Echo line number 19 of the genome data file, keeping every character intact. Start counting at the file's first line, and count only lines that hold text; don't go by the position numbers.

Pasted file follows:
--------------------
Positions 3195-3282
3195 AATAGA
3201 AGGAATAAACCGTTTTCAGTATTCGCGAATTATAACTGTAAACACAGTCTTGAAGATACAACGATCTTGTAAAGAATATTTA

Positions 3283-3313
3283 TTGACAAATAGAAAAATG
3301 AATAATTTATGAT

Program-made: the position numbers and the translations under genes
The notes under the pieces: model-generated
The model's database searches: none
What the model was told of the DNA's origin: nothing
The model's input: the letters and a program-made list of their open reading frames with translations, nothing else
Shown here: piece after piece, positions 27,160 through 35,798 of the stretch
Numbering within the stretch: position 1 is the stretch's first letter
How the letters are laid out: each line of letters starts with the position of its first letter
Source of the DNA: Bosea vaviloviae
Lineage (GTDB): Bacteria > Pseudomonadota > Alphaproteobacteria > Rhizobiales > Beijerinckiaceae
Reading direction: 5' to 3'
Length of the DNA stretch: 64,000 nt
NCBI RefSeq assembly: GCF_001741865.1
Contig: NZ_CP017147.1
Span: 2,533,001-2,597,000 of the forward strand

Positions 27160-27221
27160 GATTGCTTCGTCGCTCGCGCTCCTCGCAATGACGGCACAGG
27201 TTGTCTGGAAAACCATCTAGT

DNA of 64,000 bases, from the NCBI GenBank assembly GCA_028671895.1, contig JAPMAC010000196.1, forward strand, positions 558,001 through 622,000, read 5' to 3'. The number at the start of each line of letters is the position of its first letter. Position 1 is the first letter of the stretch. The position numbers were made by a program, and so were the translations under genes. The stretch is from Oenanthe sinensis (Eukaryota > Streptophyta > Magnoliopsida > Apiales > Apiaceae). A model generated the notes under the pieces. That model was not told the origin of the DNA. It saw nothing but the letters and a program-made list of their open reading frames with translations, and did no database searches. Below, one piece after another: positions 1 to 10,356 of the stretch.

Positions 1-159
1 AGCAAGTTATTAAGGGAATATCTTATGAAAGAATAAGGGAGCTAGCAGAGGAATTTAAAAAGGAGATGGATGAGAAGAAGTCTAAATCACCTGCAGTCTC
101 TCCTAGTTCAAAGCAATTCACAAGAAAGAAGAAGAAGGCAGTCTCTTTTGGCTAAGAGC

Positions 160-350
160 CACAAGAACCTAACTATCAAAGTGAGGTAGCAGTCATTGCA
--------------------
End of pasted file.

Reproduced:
NCBI RefSeq assembly: GCF_001741865.1